The hats, called a Beretta, have been worn by the priests since the early centuries. They were replicas of the ruling class of the Roman times. At the time, the fourth tab on the top had been cut off as a sign of humility, preventing the priest from becoming vain because of his station in life. So it remains today in that 3 tab form.
(Scott Hahn and other great modern Theologians go into much greater details on all of this. And far better than I ever could. So I won’t cover it here.)
The point is…
Traditions are important in our lives. Especially in our religion, but also in our personal lives.
We learn morality and follow it as a culture. Moral character used to be taught in everything from Romper Room on public television to sitcoms of the early day.
That changed with the advent of Sesame Street. Children were indulged in bright, mind-numbing, flashing colors and stupid acting puppets.
Morality? God? Respect for authority? The children were the central ruling class. It was all about them. All else was thrown out the window for the sake of hedonism. Far worse today as the socialistic propaganda fills the airwaves and children’s broadcasts. (MTV anyone?)
We didn’t have violence in the streets. Yet watched Cowboy and Indian television shows filled with fake violence. No kid carried guns to school to shoot up their classmates. We all knew it was wrong.
Stealing wasn’t a thing, either. We had reading books like the McGuffy Readers this was wrong. These readers also taught how to behave in public and private.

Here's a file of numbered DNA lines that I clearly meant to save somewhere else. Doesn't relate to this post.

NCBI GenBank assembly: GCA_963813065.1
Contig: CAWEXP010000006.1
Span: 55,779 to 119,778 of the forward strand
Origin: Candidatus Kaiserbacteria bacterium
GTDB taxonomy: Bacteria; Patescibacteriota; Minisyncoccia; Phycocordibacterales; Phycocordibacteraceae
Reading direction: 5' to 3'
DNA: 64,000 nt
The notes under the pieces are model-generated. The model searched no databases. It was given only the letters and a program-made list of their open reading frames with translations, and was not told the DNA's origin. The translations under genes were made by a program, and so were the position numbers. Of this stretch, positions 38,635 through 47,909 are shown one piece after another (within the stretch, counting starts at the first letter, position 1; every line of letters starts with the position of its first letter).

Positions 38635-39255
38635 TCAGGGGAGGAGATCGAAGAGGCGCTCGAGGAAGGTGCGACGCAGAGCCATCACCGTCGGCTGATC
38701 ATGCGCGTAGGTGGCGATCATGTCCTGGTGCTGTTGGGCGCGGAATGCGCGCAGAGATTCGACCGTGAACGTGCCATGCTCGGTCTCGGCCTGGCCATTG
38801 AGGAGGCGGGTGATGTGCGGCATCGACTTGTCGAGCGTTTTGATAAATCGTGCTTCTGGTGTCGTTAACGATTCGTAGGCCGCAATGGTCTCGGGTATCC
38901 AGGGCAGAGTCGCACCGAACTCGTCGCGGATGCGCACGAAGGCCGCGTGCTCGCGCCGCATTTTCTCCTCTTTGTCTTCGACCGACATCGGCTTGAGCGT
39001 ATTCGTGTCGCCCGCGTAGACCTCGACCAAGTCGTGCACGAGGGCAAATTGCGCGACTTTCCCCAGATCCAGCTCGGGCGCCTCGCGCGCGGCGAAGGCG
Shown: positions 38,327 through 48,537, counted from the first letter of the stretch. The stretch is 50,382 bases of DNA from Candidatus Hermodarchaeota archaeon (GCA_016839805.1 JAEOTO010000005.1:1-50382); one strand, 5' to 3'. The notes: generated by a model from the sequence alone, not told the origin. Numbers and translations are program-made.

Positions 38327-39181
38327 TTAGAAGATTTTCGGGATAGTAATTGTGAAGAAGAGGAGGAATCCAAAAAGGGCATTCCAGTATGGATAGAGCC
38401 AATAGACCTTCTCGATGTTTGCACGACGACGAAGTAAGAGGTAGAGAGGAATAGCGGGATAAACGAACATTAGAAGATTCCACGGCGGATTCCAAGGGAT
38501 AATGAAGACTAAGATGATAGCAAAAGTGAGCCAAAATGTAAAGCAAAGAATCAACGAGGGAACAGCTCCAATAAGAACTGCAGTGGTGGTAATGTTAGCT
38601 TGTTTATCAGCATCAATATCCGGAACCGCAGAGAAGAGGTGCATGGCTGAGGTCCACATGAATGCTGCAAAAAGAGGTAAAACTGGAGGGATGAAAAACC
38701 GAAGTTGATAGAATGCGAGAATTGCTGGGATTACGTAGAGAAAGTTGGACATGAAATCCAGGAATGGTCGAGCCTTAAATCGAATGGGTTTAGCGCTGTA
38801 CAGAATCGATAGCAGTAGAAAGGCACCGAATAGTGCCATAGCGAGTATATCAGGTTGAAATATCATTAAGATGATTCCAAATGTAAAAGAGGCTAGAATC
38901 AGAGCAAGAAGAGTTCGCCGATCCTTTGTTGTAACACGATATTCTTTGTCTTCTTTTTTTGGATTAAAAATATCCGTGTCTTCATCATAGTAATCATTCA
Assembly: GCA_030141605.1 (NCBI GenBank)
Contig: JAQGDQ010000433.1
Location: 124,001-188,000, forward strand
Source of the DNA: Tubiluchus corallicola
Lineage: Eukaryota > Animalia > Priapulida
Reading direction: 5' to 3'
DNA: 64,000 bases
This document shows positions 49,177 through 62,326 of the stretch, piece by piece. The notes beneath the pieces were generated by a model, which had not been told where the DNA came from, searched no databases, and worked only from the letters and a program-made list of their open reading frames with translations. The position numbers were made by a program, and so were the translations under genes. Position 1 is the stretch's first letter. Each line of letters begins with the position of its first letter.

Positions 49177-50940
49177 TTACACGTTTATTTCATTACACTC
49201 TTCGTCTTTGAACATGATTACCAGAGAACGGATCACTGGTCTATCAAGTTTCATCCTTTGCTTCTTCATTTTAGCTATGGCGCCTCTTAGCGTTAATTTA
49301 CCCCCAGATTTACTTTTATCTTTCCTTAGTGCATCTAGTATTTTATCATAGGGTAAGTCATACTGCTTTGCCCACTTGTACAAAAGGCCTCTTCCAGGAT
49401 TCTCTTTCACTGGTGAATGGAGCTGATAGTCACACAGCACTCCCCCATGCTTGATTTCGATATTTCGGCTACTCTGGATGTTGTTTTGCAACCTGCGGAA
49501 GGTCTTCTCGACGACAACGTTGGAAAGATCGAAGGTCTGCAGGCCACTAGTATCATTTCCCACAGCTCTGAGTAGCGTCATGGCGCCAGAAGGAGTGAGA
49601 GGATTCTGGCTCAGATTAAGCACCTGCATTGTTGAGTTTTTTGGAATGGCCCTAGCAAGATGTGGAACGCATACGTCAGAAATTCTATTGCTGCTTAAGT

Those traditions have been lost. Adults not only have failed to pass those important things along to the children, but they had forbidden anyone else from engaging in such a practice as well.
The younger generation has no knowledge of the history of countries. They believe the things taught to them at the knees of socialist doctrines, without question. And without the ability to think for themselves. Questioning what is taught is forbidden as well.
And so, in one generation, the current generation has lost their moral compass. There is no foundation on which to place their understanding of any aspect of civil life.
Our culture has run amok. With a few exceptions (such as the lady ladies who yanked her son out of the Baltimore riots), most parents blissfully allow their children to lose the important aspects of their lives. They leave the real child rearing to the state.
Today, we have Seattle burning to the ground. Chicago citizens are killing each other in spite of strict gun laws. New Yorkers and Californians fleeing the states to find more stable ground elsewhere.
Because the parents who don’t really need to work two jobs to supply “stuff” for their kids, or didn’t plan to curb their pre-children spending habits, are justifying their lack of attention to their offspring because of their chosen “busyness”. Kids are carted off to extra curricular activities, but the family life has suffered. The only stable foundation these modern children have is their peers – the ones they are around more that their siblings or parents.
My sibling and I grew up in a strict household. The neighbor one day confronted my mom, asking her why she didn’t lay off the kids.
We were brought up to respect authority, attend Church on Sunday, and follow a moral code. Our television was limited to one hour a day. This was alot back in the day. Television viewing then is equivalent to the kids on videos or gaming today.